Now, let us discuss the word “mei-ein.” This word originates in rabbinic literature. For example, “al ha-michyah” was originally referred to as “bracha achat mei’ein shalosh,” because it is a single blessing that summarizes the three Torah-level blessings. There is also an expression “mei-ein olam ha-ba.” So what does “mei-ein” mean? It derives from “ayin” (eye). Probably, it started off meaning “reflection of” or a “resemblance of” and then expanded to mean “a shortened form of.”

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Finally, what about the word for a “spring of water?” The word often used is עין“” (ayin). See, e.g., Jacob’s blessing to Joseph at Genesis 49:22: “ben porat alei ayin —a fruitful son by the spring of water.” See also Genesis 16:7 (story of Hagar). (Sometimes in Tanach, a different form of this word is used for a spring of water: “ma’ayan.”)

Is there a connection between “spring of water” and “eye?”

Some sources (e.g., Brown-Driver-Briggs) think that any connection is dubious and that we just have two different “עין” roots. But the root has both meanings in Aramaic as well. The Akkadian and Arabic cognates also have both meanings. All of this suggests that we are dealing with only one root. We just have to figure out what the connection is between the two uses. (Admittedly, the plural differs: “einayim” versus “ayanot.”)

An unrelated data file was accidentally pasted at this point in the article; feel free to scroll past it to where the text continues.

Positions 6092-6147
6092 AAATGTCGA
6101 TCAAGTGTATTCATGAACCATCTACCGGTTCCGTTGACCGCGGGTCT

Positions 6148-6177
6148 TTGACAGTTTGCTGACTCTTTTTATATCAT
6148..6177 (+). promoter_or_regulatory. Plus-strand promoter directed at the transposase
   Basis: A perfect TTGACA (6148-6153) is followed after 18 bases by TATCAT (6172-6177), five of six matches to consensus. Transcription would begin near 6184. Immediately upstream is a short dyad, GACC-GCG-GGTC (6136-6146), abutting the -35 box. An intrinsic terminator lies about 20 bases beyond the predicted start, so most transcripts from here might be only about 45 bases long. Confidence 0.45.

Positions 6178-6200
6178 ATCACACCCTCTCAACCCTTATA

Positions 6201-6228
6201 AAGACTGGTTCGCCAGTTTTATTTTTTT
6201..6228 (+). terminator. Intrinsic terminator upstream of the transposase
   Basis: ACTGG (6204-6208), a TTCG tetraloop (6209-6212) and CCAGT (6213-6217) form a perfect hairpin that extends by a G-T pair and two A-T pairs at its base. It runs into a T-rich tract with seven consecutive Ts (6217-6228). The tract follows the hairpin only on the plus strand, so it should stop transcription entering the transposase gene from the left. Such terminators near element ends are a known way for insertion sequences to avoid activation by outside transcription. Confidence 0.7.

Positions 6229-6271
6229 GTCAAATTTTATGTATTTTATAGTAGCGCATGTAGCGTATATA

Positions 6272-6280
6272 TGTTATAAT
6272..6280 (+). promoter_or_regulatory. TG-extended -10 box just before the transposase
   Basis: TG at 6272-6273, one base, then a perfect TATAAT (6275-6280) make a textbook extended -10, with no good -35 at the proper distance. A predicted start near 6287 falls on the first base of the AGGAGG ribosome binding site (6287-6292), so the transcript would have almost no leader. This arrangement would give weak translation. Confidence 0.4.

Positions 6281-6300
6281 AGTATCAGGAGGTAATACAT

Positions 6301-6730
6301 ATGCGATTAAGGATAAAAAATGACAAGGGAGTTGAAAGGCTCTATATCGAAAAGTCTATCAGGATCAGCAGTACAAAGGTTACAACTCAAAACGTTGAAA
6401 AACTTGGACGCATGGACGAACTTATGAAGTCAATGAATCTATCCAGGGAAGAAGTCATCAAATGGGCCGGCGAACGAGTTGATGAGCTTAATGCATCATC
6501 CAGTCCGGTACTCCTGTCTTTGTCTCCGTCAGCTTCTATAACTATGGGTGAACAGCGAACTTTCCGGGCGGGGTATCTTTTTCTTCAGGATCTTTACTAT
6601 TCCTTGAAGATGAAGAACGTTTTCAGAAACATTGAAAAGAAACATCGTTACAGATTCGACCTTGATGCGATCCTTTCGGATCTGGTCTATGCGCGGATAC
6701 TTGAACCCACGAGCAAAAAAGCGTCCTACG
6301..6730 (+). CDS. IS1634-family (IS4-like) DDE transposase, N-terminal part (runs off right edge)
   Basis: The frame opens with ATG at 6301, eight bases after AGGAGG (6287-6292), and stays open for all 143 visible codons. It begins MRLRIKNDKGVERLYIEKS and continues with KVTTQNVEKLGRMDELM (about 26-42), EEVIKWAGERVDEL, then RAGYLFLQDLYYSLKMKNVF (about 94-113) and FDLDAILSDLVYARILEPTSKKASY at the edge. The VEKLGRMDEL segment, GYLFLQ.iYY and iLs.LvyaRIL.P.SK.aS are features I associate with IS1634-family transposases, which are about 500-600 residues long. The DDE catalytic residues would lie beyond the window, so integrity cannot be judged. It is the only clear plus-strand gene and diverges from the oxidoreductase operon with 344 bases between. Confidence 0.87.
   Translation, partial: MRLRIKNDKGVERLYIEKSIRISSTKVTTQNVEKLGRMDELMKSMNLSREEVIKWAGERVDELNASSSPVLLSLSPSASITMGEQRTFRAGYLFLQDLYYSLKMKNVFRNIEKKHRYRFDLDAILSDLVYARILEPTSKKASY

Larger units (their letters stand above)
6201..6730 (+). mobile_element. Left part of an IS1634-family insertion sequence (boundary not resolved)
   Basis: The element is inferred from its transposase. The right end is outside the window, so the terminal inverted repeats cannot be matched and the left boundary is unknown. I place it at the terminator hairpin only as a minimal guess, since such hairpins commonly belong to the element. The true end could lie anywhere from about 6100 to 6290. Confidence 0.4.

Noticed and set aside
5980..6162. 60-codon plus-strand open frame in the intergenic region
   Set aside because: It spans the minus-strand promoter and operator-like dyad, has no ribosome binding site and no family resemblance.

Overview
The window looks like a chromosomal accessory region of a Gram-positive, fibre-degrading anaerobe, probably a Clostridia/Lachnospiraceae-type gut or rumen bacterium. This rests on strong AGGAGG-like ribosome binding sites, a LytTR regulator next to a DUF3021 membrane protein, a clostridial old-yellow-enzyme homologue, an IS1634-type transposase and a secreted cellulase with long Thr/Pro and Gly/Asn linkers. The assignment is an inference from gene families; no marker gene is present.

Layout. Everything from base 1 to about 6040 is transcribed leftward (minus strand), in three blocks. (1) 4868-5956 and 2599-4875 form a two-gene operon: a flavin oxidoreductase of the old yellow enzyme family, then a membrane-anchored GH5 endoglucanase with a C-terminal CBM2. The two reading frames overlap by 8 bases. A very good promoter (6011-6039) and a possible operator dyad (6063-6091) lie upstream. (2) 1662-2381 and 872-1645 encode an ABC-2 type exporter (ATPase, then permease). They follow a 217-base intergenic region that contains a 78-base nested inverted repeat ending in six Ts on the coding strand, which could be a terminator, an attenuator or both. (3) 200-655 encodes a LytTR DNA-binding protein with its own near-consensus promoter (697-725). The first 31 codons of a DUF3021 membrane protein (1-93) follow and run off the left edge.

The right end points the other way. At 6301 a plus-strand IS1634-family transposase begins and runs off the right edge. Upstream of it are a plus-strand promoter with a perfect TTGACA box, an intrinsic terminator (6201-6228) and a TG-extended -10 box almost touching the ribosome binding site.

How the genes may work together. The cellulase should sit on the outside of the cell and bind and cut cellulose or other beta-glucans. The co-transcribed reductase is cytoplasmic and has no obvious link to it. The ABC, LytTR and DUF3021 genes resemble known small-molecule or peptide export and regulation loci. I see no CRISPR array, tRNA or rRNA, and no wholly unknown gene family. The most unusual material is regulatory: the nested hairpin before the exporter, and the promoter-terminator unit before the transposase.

I saw a suggestion that both an eye and a spring of water produce water, but this seems far fetched. Another suggestion is that “ayin” with the “spring of water” means “eye of the water.” See, Ernest Klein, A Comprehensive Etymological Dictionary of the Hebrew Language, page 470.

The Theological Dictionary of the Old Testament (volume 11, pages 44-45) mentions the suggestion that springs were thought of as eyes on the face of the earth. It also mentions an alternative suggestion that springs were thought of as the eyes of a monster dwelling in the waters under the earth! But the suggestion that the Theological Dictionary of the Old Testament prefers is that the use of “ayin” in conjunction with water “refers to the bright play of light on a spring … Especially in bright sunlight, a spring bubbling out of the earth gleams like an eye.” The Koehler-Baumgartner lexicon writes something similar: “The use of ‘ayin’ in connection with a spring refers to the ‘sparkle of the water.’”

If none of these suggestions work for you, the language expert, Meylekh Viswanath, reminds me that it is not that simple for us to understand the minds of ancient peoples. He points out that a common metaphor for a graceful woman in ancient Sanskrit was, “she has the gait of an elephant!”

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I have written much elsewhere about the letter “ayin,” which originally had the form of an eyeball. In the acrostics in chapters two, three and four of the book of Eichah, “pe” precedes “ayin.” For the explanation and insights into the history of the alphabet, see my “Esther Unmasked: Solving Eleven Mysteries of the Jewish Holidays and Liturgy (2015),” pages 207-230 and my earlier article in the Biblical Archaeological Review, July-Aug., 2012.


Mitchell First can be reached at [email protected]. As an attorney, he knows that he should “look” (ayin) before he “speaks” (pe). But as a scholar, he has argued that “pe” preceded “ayin” in the original order of the Hebrew alphabet (despite what you have thought since nursery school).